Following the Battle of Bonari Pass, the next day in October 7, 1868, Hijikata met Saitō Hajime at the Inawashiro Castle and stayed at the Saitoya inn in Wakamatsu. When Hijikata decided to retreat from Aizu, Saitō and a small group of Shinsengumi parted with Hijikata and continued to battle in the Battle of Aizu until the very end. Hijikata and his rest of the Shinsengumi went to Sendai, where he joined up with Enomoto Takeaki's fleet.
He knew he was fighting a losing battle, and told the physician Matsumoto Ryōjun:
I am not going to battle to win. With the Tokugawa government about to collapse, it would be a disgrace if no one is willing to go down with it. That is why I must go. I will fight the best battle of my life to die for the country.
In October 1868, Hijikata and Ōtori Keisuke led Shogunate forces to occupy the fortress of Goryōkaku in the Battle of Hakodate, and continued to eliminate local resistance. When the short-lived Ezo Republic was founded in December, Hijikata was made a vice-minister of the Army. Imperial troops continued to attack by land and sea.
In May 6, 1869, Hijikata led a daring but doomed raid to steal the imperial warship Kōtetsu in the Battle of Miyako Bay, in the early morning, a number of oppositionists managed to board the ship via the Kaiten warship, but Kōtetsu repelled the attack and mowed them down with a Gatling gun. Many others including the captain of Kaiten were also killed by gunfire from the Imperial ships. The battle lasted only thirty minutes; Hijikata, the survivors and the Kaiten retreated to Hakodate.
Later on the fourth week of May 1869, Hijikata led the 230-strong Republic of Ezo forces and the surviving Shinsengumi against 600 strong Imperial forces during the Battle of Futamata for sixteen hours and were forced to retreat. The Imperial forces attacked again on the next day, only to retreat. On the following night, Hijikata led a successful raid on the Imperial forces' camp, forcing them to flee. Hijikata and the forces later retreated to Hakodate in June 10.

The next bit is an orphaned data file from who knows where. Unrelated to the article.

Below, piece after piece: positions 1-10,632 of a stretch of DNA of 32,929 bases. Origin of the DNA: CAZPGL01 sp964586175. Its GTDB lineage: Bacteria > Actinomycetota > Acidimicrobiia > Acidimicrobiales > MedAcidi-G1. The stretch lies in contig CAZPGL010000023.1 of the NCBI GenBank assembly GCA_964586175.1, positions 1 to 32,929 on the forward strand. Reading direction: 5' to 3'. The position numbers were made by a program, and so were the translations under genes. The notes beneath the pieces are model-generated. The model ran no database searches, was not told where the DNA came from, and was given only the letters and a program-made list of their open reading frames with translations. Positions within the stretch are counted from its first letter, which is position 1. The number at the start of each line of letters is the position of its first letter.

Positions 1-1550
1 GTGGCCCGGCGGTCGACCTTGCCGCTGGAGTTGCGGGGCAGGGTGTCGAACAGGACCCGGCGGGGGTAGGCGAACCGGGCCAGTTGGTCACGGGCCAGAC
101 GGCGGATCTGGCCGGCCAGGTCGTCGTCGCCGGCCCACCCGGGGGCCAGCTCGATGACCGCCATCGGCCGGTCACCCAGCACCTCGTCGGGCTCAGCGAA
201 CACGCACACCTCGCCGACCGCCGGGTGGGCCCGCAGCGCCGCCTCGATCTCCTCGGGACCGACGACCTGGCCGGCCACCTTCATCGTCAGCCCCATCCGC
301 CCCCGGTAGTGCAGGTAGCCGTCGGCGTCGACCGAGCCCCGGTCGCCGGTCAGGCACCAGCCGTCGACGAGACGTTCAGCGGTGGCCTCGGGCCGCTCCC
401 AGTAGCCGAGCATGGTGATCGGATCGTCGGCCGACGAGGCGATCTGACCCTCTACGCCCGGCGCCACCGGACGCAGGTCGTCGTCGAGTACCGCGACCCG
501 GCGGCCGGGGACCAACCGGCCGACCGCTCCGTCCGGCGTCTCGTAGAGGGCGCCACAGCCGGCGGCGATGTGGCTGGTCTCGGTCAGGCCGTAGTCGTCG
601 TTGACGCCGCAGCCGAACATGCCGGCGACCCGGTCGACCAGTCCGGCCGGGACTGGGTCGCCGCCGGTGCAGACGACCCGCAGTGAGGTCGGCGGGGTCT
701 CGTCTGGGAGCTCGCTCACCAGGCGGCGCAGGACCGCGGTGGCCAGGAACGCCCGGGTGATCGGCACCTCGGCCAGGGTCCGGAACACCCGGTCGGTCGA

During the Battle of Hakodate, the final battle of the Boshin War, Hijikata summoned his 16-year-old page, Ichimura Tetsunosuke on June 14 (lunar calendar May 5), 1869, to a private room in an inn. There, he entrusted Ichimura with a death poem, his katana, a letter, a photograph of himself, and several strands of his hair. Ichimura was instructed to bear them to the home of Hijikata's brother-in-law Satō Hikogorō in Hino. The death poem entrusted to Ichimura reads:
Though my body may decay on the island of Ezo, my spirit guards my lord in the East.
In the final conflict of the revolution, on June 20 (lunar calendar May 11), 1869, Hijikata was killed near the Ippongi Kanmon (一本木関門) while leading his troops on horseback by a bullet that shattered his lower back. His body was later claimed by Koshiba Chōnosuke and others.
Three days later in June 23 (lunar calendar May 14), 1869, a remaining group of surviving Shinsengumi members under the last commander Sōma Kazue had surrendered at Benten Daiba. A week after his death, the Goryōkaku fortress was taken, and the military of Ezo Republic surrendered to the Meiji government on June 27, 1869, marked the end of Boshin War.
It is unknown where Hijikata was buried, but it is believed that his body was buried either at Goryōkaku, Hekketsuhi or Ganjoji.
Grave memorials and monuments
The first grave memorial of Hijikata was at Wakamatsu-chō, Hakodate, where he was killed, near the reconstructed Ippongi Kanmon in the present day compound of the Hakodate Welfare Centre.
A monument known as Hekketsuhi , was erected at Hakodate in memory of about 800 people, including Hijikata, who died during the Boshin War.